Frequently asked questions

Only about 30% of the US population has an estate plan even though everyone should have an estate plan.  You should have an estate plan even if you don’t have a lot of assets to pass on to your beneficiaries.  An estate plan:

  1.  Allows YOU to decide how you want your assets divided after your death.
  2. Allows YOU to determine what will happen to you if you become incapacitated.
  3. Allows you, your family and your business partners to maximize tax advantages and savings.
  4. Allows your family and friends to avoid having to go to probate court after your death.

A Basic Estate Plan Consists of the following documents:

  1. Will
  2. Revocable Living Trust
  3. Certificate of Trust
  4. Power of Attorney 
  5. Utah Advanced Health Care Directive
  6. HIPAA release forms 
  7. Other documents that you may want include depending on your circumstances include: Special Needs Trust; Final Disposition Authorization and Instructions; Documents relating to children who are minors; Instructions for Distribution of Personal Property; Documents for assets that will pass outside your estate such as IRAs, 401(k)s.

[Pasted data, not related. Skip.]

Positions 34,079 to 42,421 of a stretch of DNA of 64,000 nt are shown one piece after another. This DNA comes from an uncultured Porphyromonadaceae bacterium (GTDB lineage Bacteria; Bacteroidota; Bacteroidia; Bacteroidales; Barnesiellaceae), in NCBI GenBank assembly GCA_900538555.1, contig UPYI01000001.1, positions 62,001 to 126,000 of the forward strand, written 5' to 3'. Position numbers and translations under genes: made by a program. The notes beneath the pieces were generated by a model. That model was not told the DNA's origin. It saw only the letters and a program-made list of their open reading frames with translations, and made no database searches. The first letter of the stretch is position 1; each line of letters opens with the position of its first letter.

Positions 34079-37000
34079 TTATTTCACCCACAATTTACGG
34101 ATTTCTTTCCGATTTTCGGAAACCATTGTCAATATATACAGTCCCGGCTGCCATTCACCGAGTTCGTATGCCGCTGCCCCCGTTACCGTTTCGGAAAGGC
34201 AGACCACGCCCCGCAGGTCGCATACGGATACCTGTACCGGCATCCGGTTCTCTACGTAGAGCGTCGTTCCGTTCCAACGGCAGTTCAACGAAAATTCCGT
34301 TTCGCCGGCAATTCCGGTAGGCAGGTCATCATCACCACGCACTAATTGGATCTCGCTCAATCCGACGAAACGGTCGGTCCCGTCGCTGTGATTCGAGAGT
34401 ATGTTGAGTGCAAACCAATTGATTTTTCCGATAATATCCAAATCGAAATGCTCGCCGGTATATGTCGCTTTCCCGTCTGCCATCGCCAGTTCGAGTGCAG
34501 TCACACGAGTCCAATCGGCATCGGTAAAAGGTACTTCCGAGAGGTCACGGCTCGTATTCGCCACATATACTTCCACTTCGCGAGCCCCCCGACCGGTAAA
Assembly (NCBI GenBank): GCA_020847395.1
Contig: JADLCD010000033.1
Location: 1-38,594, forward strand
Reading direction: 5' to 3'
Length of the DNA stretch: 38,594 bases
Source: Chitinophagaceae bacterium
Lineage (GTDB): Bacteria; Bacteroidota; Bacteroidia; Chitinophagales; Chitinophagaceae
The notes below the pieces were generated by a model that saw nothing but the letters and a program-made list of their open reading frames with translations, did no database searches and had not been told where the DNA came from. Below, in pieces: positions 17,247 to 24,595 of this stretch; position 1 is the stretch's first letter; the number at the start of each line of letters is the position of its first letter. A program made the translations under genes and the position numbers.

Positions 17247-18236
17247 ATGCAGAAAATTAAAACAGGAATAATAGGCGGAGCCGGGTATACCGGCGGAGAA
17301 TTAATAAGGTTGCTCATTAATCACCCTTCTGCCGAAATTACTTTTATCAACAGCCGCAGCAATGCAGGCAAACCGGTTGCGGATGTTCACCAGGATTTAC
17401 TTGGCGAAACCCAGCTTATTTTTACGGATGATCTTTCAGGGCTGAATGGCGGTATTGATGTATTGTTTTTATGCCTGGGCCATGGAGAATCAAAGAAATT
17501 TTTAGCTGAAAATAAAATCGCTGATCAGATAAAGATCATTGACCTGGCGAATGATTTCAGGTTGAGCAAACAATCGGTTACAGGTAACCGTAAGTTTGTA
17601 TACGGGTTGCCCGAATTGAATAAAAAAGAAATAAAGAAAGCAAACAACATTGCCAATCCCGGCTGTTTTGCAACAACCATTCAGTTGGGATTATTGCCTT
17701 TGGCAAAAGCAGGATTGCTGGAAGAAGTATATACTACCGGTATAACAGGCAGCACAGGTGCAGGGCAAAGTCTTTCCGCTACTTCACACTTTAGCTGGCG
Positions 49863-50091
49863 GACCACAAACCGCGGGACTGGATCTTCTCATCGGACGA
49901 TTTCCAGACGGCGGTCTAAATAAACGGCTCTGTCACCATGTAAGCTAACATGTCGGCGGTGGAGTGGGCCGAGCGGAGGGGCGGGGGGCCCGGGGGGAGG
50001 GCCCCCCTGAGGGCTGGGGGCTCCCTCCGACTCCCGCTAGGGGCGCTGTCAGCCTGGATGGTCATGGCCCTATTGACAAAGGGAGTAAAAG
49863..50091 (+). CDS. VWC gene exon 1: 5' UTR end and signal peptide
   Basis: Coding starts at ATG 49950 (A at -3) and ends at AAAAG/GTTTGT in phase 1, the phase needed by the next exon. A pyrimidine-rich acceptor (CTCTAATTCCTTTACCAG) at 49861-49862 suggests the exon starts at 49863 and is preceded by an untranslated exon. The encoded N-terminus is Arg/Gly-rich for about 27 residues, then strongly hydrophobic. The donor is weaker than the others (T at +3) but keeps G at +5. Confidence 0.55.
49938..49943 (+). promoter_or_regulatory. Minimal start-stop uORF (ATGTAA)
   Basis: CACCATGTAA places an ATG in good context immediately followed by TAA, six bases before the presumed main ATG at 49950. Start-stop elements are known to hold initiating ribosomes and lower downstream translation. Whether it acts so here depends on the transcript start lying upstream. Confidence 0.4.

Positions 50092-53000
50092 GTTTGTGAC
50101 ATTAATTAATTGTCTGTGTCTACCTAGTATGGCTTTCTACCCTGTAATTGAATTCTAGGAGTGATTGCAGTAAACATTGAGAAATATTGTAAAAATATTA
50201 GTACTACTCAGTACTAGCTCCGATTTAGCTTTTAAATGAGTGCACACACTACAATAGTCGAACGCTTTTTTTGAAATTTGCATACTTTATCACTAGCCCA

Funding your trust simply means that you have transferred your assets into your revocable trust.  You must fund your trust to get the benefits of your trust and avoid probate court.

An estate plan does more than just divide up your assets upon your death.  Your power of attorney, your health care directive, and your HIPAA release forms will serve you before your death.  These documents will help your family and friends care for you if you were to become incapacitated. 

Buy Sell Agreements govern the transfer of ownership in a business upon the voluntary sale, involuntary sale, or death of an owner.  It is like an estate plan for your business.  If you own an interest in a business, you should have a Buy Sell Agreement in place to provide for the death or departure of any of the owners.

You can call my office at 801-290-2130.

In preparing an estate plan or dealing with the IRS or Utah State Tax Commission, you should have an attorney assist you.  An attorney can help you structure an estate plan that best suits your needs and which includes all of the documents that you require.  When dealing with the IRS and the Utah State Tax Commission, you should have someone on your side who has experience in dealing with these organizations and is familiar with tactics.

We accept all major debit and credit careds.  We also accept checks, cash and money orders.

Froisland Law is located at 2825 E. Cottonwood Parkway, Suite 500, Salt Lake City, UT 84121.